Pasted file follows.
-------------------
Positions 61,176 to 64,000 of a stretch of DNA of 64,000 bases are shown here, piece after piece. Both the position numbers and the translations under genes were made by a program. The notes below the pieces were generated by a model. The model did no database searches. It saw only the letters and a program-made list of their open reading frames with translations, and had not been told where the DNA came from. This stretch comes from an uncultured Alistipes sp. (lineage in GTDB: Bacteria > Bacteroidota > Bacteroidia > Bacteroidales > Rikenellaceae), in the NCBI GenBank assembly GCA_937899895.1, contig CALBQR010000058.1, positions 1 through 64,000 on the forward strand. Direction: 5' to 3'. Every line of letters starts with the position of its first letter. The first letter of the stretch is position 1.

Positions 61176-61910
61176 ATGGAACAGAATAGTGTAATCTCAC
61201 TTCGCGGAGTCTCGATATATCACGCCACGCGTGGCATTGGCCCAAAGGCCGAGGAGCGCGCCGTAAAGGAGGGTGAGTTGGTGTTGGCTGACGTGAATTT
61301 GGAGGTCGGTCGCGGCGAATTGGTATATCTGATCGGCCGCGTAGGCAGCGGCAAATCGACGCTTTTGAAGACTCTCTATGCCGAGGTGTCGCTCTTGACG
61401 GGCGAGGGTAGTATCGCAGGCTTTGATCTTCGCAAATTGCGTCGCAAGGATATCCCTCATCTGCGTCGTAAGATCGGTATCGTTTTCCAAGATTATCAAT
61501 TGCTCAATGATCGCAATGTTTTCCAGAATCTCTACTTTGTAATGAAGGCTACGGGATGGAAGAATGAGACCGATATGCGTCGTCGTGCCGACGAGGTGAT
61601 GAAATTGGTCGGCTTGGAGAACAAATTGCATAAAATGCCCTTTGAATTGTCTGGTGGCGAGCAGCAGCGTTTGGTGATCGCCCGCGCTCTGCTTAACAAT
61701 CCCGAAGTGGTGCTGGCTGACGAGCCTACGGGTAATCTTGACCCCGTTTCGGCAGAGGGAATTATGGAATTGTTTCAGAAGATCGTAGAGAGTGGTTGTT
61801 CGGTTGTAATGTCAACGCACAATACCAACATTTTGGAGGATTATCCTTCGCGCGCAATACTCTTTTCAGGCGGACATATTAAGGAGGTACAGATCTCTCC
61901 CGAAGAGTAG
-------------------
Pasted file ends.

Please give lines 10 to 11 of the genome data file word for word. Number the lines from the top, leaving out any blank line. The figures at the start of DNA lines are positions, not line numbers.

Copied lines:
61801 CGGTTGTAATGTCAACGCACAATACCAACATTTTGGAGGATTATCCTTCGCGCGCAATACTCTTTTCAGGCGGACATATTAAGGAGGTACAGATCTCTCC
61901 CGAAGAGTAG